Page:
Riboflavin (Vitamin B2)

SI UNITS (recommended)

CONVENTIONAL UNITS



* The SI unit is the recommended method of reporting clinical laboratory results

Synonym
Vactochrome, lactoflavin, vitamin G
Units of measurement
nmol/L, µg/L, µg/dL, µg/100mL, µg%, ng/mL

Riboflavin (vitamin B2), or riboflavin, is one of the water-soluble vitamins. It is synthesized in plants and microorganisms and occurs naturally in three forms: the physiologically inactive riboflavin and the physiologically active coenzymes flavin mononucleotide (FMN) and flavin adenine dinucleotide (FAD). The latter accounts for about 90% of the total riboflavin in whole blood. Because of their capacity to transfer electrons, FAD and FMN are essential for proton transfer in the respiratory chain, for the dehydration of fatty acids, the oxidative deamination of amino acids, and for other redox processes.

Dietary riboflavin is absorbed in the small intestine. The body stores of a well-nourished person are adequate to prevent riboflavin deficiency for 5 months. Excess riboflavin is excreted in the urine and has no known toxicity. Foods high in riboflavin include milk, liver, eggs, meat, and leafy vegetables. Riboflavin deficiency occurs with other nutritional deficiencies, alcoholism, and chronic diarrhea and malabsorption. Certain drugs antagonize the action or metabolism of riboflavin, including phenothiazine, oral contraceptives, and tricyclic antidepressants. The RDA of riboflavin is 1.3 mg/day for adult males and 1.1 mg/day for adult females. Reduced glutathione reductase activity greater than 40% is an indication of deficiency.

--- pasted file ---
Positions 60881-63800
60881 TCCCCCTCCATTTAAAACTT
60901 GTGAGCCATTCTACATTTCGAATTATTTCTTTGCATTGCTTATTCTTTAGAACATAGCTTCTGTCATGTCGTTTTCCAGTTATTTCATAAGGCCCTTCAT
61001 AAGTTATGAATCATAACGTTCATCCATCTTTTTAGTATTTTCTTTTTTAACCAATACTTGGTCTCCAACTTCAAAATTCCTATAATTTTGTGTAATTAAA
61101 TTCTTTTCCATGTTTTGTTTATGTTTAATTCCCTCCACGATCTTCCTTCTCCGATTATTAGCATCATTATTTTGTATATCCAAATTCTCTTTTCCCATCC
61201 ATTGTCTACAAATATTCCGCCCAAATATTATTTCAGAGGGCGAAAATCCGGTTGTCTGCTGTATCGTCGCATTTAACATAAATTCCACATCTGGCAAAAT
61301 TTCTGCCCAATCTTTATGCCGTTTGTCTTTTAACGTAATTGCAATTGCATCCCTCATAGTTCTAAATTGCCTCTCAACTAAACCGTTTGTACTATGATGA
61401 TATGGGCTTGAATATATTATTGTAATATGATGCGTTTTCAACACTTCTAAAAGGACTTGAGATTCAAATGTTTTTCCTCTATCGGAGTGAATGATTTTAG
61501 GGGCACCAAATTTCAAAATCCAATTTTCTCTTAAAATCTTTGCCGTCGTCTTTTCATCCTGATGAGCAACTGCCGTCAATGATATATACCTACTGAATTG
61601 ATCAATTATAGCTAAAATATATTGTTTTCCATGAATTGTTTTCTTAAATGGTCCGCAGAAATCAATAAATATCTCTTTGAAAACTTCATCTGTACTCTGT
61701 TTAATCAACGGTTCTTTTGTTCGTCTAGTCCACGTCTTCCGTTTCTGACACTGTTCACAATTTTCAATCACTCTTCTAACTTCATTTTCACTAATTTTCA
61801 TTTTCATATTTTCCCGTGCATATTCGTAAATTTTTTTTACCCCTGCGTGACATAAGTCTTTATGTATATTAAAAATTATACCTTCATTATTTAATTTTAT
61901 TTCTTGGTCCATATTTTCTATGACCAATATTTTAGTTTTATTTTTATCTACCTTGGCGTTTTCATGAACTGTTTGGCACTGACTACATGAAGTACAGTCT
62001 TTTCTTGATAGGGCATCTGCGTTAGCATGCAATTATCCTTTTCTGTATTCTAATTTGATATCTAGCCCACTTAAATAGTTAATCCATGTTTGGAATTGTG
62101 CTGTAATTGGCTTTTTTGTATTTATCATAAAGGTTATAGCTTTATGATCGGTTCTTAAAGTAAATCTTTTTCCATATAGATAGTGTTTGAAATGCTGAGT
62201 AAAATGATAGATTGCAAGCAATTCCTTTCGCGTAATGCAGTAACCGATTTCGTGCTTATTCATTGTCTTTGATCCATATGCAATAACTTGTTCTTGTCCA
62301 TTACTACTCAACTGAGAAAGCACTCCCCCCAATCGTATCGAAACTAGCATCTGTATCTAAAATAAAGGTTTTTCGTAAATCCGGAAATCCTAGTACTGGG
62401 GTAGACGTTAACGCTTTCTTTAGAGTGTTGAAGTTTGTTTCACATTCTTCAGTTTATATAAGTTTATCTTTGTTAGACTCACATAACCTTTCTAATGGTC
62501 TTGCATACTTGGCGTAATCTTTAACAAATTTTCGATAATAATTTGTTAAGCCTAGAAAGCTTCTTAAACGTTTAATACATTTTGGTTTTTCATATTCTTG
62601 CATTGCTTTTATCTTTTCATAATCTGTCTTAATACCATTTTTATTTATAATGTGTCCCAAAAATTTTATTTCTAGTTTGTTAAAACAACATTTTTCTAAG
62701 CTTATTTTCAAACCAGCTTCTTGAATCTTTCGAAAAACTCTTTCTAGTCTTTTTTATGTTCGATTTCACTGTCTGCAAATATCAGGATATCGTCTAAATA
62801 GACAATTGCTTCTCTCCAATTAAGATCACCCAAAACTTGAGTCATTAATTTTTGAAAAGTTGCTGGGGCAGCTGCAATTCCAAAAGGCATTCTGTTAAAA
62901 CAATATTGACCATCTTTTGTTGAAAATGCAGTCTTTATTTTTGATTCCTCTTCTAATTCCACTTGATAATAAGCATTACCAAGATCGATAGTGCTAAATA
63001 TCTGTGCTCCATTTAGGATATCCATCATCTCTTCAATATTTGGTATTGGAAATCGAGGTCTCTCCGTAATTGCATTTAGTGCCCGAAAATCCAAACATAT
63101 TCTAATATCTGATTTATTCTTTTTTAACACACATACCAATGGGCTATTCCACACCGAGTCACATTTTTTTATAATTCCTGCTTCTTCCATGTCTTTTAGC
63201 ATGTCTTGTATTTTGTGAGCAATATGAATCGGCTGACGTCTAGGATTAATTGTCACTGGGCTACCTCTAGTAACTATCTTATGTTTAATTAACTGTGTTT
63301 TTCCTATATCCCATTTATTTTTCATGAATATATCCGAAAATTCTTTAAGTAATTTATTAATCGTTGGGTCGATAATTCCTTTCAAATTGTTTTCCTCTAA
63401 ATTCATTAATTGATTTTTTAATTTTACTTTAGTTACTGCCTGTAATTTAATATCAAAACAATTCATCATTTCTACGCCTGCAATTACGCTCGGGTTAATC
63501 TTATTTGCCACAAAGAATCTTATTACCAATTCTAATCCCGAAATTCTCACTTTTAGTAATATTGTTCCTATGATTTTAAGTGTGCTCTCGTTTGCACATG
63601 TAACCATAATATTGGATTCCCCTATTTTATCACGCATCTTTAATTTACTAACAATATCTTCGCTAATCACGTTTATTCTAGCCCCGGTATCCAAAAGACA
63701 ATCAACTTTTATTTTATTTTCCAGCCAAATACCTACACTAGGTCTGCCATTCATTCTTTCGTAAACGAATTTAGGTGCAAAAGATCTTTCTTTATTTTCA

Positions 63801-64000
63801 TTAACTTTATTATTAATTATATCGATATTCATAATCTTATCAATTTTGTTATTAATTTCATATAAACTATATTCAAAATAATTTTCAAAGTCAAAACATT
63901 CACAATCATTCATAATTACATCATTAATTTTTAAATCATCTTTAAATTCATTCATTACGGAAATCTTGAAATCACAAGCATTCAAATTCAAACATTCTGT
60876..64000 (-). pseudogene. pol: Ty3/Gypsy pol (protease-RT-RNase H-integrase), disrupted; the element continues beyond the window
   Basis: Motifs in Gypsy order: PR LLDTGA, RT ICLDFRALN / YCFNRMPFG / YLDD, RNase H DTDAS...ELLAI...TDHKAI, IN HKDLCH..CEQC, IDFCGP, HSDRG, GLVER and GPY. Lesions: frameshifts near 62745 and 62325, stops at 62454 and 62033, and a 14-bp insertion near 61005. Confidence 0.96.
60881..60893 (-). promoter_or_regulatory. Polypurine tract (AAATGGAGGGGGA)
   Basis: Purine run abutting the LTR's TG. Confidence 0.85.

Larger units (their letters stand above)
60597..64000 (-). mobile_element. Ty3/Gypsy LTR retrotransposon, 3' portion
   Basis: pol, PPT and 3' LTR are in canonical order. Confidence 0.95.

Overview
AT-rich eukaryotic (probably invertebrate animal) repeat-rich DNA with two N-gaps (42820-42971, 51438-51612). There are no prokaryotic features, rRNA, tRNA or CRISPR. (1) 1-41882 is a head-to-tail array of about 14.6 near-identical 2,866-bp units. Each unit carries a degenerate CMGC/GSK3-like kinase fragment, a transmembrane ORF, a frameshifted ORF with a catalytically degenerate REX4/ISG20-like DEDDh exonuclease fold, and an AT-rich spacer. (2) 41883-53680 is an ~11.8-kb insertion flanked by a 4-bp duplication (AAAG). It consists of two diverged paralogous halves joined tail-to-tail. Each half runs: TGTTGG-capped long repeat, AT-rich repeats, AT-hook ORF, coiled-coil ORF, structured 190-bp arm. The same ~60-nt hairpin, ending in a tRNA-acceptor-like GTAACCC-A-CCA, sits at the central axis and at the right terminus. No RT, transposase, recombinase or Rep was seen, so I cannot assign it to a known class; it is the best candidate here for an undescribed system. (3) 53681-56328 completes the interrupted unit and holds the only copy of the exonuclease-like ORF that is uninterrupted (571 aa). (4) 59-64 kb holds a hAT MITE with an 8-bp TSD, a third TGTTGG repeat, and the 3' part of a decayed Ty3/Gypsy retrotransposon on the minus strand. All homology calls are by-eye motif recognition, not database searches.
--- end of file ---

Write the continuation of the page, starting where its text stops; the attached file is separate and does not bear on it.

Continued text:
Decreased

  • Patients with anorexia nervosa
  • Individuals who avoid dairy products (such as people with lactose intolerance) because dairy products are a good source of riboflavin
  • Patients with malabsorptive syndromes such as celiac sprue, malignancies, and short bowel syndrome
  • Rare inborn errors of metabolism in which there is a defect in riboflavin synthesis
  • Long-term use of phenobarbital and other barbiturates, which may lead to oxidation of riboflavin and impair its function
Units description
Nanomole per liter

nmol/L = nM/L = nanomol/L

Microgram per liter µg/L = mcg/L = ug/L= microg/L = microgram/L = µg/liter = mcg/liter = ug/liter
Microgram per deciliter µg/dL = mcg/dL = ug/dL= microg/dL = microgram/dL
Microgram per 100 milliliters µg/100mL = mcg/100mL = ug/100mL= microg/100mL = microgram/100mL
Microgram percent µg% = mcg% = ug%= microg% = microgram%
Nanogram per milliliter ng/mL = nanog/mL = nanogram/mL

Lab units Conversion Calculator. Convert Riboflavin (Vitamin B2) level to nmol/L, µg/L, µg/dL, µg/100mL, µg%, ng/mL
Clinical laboratory units online conversion from conventional or traditional units to Si units. Table of conversion factors for Riboflavin (Vitamin B2).